Considering the current lack of national and institutional policies to support the Open Education (OE) agenda, this workshop presents an innovative approach to OE policy co-creation. When designing OE policies, we need to consider certain contemporary elements, as policy-making in education and science are increasingly data governed and driven, because data is used to monitor almost every educational and research activity (Mandinach, Honey & Light, 2006 ; OECD, 2015 ). Also, we need to heed other elements that affect and frame educational policy making such as copyright reforms and legal frameworks that can drastically change the way in which we access knowledge and information (Nobre, 2017) . Furthermore, the possible impacts of unbundling and open accreditation systems need to be considered carefully in order to work towards universal access to knowledge and credentials (Swinnerton et al. 2018) .
To draw policy from an international perspective, considering solid evidence-based driven framework, Haddad & Demsky (1995) mention the three key elements: (a) Evaluation of the sector drawing on data, research, experience and international knowledge; (b) contextual analysis of the socio-political and economic, demographic, and cultural conditions and prospects; and (c) an assessment of the interest groups, their rationalities and their roles in education change. Using these guidelines, a canvas for OE policy design was developed based on the business canvas methodology . This canvas aims at fostering a discussion towards promoting co-creation of policies analysing a series of elements from the perspective of international stakeholders using not only the canvas, but also a set of change cards adapted from those produced by the UK Policy Lab to encourage the discussion in the participants’ group .
This methodology was piloted during October 2018. The first workshop was held at the OpenMed final conference in Rome, where policy stakeholders from Egypt, Italy, Jordan, Lebanon, Morocco, Palestine, Spain, and UK participated. The dynamic aimed at fostering policies considering the complexities of the MENA region. The second workshop was held at the Open Education Policy Forum in Warsaw were participants from Germany, Malta, Poland, Romania, Slovenia, Spain, Sweden, and The Netherlands discussed EU policy-making in a EU context.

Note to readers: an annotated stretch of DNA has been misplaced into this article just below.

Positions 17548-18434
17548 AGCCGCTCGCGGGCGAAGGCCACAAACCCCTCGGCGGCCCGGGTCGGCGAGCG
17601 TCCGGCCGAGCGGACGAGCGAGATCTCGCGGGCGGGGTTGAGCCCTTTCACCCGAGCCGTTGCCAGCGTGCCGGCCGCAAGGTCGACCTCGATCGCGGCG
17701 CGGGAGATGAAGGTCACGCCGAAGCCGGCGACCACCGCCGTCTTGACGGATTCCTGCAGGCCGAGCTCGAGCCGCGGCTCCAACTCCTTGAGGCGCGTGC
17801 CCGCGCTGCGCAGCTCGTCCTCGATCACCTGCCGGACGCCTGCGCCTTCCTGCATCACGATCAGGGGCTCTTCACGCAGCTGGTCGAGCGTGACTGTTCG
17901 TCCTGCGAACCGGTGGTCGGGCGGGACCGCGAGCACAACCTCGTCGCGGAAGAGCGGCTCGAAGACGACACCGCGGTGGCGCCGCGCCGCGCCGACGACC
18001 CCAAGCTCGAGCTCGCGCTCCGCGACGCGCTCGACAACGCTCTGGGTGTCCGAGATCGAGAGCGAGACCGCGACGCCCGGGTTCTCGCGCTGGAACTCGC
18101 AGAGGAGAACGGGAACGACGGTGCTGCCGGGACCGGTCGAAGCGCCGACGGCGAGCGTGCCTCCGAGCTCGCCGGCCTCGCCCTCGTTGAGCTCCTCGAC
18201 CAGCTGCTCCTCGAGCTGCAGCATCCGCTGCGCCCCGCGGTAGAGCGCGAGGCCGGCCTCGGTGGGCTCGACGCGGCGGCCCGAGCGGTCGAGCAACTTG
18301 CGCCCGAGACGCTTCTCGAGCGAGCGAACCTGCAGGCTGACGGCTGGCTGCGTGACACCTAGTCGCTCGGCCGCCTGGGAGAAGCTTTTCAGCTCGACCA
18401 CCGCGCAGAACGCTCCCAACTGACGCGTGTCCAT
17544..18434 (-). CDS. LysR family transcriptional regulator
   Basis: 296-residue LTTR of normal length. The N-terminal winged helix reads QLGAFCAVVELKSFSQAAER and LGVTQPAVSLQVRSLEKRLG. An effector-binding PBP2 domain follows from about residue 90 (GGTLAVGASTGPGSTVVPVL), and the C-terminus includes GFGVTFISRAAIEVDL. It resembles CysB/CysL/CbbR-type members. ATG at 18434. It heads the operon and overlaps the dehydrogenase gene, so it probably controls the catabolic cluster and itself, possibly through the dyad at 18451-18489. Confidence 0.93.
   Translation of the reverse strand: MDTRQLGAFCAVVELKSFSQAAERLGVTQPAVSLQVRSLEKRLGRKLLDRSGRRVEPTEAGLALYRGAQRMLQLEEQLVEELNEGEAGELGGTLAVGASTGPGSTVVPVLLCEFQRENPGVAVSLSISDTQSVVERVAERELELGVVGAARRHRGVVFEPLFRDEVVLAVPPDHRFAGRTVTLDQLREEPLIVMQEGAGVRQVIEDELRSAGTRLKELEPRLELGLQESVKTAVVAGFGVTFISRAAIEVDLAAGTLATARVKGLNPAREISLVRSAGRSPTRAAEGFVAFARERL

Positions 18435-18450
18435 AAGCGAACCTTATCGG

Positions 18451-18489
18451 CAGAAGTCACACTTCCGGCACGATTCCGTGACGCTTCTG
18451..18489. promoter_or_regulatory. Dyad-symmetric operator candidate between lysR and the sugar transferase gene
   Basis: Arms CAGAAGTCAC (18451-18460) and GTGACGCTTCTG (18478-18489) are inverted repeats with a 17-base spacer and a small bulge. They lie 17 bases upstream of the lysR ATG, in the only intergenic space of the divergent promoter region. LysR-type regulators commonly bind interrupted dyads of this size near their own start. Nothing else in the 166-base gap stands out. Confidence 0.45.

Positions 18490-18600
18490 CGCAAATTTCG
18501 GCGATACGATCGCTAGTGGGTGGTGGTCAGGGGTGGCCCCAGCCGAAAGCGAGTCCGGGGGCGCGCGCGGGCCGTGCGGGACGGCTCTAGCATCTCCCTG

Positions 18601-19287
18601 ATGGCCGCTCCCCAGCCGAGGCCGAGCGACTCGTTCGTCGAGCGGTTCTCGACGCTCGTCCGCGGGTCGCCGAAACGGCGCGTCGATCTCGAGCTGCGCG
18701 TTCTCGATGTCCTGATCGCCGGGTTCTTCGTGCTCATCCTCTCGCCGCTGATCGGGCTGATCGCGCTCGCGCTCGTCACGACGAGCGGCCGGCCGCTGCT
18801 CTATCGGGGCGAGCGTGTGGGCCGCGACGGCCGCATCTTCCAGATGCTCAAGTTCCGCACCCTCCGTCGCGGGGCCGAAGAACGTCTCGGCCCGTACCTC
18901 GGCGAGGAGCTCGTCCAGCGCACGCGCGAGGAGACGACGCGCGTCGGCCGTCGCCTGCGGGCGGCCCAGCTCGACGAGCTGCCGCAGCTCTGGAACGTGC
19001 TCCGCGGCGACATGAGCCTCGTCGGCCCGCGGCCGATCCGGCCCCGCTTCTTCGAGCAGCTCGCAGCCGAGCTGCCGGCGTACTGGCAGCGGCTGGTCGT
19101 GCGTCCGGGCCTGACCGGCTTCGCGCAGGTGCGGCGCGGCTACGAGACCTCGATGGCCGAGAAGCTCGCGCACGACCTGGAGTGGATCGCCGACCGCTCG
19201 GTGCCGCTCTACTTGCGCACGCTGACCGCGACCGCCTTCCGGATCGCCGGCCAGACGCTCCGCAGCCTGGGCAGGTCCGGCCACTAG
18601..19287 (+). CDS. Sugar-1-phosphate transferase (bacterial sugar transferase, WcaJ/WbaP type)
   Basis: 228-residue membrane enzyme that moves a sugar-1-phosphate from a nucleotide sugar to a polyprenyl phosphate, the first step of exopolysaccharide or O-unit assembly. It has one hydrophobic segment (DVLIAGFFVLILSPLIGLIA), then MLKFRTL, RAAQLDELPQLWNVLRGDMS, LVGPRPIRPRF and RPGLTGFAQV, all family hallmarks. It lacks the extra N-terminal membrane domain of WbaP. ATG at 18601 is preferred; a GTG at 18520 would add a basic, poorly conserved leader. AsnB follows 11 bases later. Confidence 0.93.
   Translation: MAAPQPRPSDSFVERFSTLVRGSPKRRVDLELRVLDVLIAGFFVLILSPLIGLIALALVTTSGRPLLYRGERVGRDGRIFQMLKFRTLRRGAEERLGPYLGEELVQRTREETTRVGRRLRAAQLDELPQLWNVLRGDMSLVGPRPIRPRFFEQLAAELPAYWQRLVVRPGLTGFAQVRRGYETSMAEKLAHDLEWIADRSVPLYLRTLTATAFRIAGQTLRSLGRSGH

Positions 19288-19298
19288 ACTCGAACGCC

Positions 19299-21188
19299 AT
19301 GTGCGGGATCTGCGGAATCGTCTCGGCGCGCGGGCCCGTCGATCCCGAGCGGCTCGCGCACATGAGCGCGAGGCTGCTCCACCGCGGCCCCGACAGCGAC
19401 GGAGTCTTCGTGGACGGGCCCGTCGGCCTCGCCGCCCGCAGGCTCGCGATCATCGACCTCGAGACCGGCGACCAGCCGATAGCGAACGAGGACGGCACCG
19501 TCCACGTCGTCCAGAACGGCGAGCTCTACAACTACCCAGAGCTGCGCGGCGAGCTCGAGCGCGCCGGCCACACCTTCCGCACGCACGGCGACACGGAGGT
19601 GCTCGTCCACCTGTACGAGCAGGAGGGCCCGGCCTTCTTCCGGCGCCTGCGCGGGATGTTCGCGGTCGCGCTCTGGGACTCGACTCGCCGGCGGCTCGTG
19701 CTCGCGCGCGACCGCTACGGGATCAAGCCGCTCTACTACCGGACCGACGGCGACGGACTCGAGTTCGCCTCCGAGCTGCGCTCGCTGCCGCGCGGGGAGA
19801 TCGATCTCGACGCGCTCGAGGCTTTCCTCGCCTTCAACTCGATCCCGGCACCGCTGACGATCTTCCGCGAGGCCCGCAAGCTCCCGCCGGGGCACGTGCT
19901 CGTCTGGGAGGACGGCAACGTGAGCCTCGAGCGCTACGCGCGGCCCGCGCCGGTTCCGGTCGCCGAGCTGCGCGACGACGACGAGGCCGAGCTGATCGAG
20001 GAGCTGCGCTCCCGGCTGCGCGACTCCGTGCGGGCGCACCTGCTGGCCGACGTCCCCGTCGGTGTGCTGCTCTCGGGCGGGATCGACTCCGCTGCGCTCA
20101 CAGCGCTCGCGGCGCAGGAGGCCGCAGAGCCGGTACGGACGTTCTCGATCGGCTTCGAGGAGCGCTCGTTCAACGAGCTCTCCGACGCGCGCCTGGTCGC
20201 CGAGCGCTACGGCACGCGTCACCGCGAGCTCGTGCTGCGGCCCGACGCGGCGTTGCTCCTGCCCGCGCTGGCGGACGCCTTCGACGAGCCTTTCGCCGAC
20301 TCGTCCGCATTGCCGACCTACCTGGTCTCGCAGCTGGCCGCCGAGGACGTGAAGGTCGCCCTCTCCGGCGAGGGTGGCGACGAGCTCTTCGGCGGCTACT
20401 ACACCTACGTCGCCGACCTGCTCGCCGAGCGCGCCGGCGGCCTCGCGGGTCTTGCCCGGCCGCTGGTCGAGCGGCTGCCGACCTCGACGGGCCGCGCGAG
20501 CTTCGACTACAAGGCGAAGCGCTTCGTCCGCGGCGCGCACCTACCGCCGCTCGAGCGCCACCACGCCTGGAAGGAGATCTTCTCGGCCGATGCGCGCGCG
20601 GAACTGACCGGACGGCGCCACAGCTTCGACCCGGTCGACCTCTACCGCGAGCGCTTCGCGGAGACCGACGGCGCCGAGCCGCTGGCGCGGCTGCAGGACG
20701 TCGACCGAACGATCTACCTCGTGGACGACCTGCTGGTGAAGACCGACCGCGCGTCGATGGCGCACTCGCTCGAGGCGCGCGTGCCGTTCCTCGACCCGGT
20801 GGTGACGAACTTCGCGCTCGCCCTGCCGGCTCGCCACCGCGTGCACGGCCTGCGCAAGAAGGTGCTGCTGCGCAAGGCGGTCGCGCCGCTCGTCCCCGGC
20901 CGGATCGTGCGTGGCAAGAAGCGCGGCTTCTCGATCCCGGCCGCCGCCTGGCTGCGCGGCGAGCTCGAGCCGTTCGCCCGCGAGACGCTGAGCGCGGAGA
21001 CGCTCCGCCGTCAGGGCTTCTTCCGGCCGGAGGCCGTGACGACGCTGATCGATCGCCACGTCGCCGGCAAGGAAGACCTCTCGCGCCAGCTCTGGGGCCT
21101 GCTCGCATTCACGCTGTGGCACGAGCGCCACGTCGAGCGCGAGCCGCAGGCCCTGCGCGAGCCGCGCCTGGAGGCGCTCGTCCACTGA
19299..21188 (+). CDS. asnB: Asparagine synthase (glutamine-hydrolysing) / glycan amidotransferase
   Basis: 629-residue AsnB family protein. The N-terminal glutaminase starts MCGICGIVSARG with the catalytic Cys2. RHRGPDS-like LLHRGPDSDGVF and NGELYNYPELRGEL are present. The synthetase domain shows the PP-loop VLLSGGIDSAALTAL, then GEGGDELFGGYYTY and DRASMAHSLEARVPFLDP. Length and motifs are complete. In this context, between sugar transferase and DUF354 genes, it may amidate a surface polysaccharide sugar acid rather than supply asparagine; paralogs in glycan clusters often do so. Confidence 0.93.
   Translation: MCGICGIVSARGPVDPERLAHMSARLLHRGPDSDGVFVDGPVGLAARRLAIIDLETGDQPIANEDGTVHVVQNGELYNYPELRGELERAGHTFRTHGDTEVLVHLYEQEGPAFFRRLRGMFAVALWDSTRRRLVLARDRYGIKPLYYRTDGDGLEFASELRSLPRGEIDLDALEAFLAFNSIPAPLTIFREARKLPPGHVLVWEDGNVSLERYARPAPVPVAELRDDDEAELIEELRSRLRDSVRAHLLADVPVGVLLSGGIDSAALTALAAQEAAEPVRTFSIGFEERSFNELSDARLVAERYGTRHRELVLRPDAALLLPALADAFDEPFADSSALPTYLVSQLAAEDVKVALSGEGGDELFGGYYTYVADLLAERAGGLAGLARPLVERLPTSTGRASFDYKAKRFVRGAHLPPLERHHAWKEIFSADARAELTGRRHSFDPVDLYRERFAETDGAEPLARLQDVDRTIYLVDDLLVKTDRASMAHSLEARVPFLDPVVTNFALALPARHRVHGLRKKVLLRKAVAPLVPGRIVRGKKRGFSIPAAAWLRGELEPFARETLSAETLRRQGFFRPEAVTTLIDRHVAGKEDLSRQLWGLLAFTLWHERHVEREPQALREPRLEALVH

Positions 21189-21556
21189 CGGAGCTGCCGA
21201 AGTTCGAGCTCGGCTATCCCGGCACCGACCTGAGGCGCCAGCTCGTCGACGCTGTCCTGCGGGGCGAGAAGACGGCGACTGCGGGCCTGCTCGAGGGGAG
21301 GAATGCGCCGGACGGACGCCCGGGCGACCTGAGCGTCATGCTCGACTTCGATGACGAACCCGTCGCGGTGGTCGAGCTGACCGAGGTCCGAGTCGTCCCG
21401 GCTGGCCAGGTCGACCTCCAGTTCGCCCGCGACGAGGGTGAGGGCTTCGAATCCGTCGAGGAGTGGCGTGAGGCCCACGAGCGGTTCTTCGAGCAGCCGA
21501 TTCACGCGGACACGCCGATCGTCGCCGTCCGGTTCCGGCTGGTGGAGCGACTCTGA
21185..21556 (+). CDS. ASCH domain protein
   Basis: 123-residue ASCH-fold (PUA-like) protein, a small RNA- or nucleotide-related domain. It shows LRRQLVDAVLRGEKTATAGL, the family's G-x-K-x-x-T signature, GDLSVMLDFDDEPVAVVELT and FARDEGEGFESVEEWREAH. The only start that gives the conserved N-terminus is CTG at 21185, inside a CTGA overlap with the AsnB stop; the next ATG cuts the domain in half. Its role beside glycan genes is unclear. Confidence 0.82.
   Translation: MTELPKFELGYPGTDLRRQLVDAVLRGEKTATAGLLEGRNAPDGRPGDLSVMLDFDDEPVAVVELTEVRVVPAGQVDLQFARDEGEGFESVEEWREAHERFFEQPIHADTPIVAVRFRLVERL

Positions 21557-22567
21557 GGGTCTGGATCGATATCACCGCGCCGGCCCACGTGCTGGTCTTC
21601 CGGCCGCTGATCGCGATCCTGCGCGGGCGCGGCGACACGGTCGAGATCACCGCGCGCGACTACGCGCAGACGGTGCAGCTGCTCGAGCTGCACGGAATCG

By using a policy canvas and change cards, we aim at allowing participants to consider issues such as who needs to be involved in the policy-making process, and who is needed to implement the policy considering the local context and the sociocultural issues at play, alongside with and other policies or regulatory models to draw upon. The main elements reviewed in this co-creation policy workshop which will be reviewed by the participants can be seen in the following categories.
1. Process and Partners
4. Solutions & Approaches
5. Policy opportunities
6. Policy challenges
7. Key Elements
Hands on workshop using a canvas methodology and a change cards set in which stakeholders from diverse institutions and backgrounds co-create and draft national and institutional policies. We workshop lasts about 90 minutes, in which the participants will discuss the 10 key elements and will use the cards to exchange ideas to co-create and draft a policy that can be support open education, open science and open access. After the participants have completed the canvas, each table will present their results and the key elements will be mapped and shared with the entire cohort of participants.
Haddad, W., & Demsky, T. (1995). Education policy-planning process: an applied framework. UNESCO: International Institute for Educational Planning. Retrieved from http://www.unesco.org/education/pdf/11_200.pdf
Mandinach, E. B., Honey, M., & Light, D. (2006). A Theoretical Framework for Data-Driven Decision Making. AERA, 1–18. Retrieved from https://pdfs.semanticscholar.org/70be/11b76e48eab123ef8a0d721accedb335ed5c.pdf
Nobre, T. (2017). Copyright and Education in Europe: 15 everyday cases in 15 countries. COMMUNIA International Association of the Digital Public Domain Disclaimer: Retrieved from https://rightcopyright.eu/wp-content/uploads/2017/04/15casesin15countries_FinalReport.pdf
Organisation for Economic Co-operation and Development (OECD). (2015). Education Policy Outlook 2015: Making Reforms Happen. Paris: OECD Publishing. http://doi.org/http://dx.doi.org/10.1787/9789264225442-en
Swinnerton, B., Ivancheva, M., Coop, T., Perotta, C., Morris, N., Swartz, R., Czerniewicz, L., Cliff, A., Walji, S. (2018). The Unbundled University : Researching emerging models in an unequal landscape . Preliminary findings from fieldwork in South Africa. In Proceedings of the 11th International Conference on Networked Learning 2018. Retrieved from http://eprints.whiterose.ac.uk/131028/3/swinnerton_23_final.pdf
Business Model Canvas: A Simple Tool For Designing Innovative Business Models https://www.forbes.com/sites/tedgreenwald/2012/01/31/business-model-canvas-a-simple-tool-for-designing-innovative-business-models/#a63e30b16a73
Change Cards toolkit to help generate ideas and develop your policy project in an agile way https://openpolicy.blog.gov.uk/2015/07/10/cards-toolkit-to-help-generate-ideas-and-develop-your-policy-project-in-an-agile-way/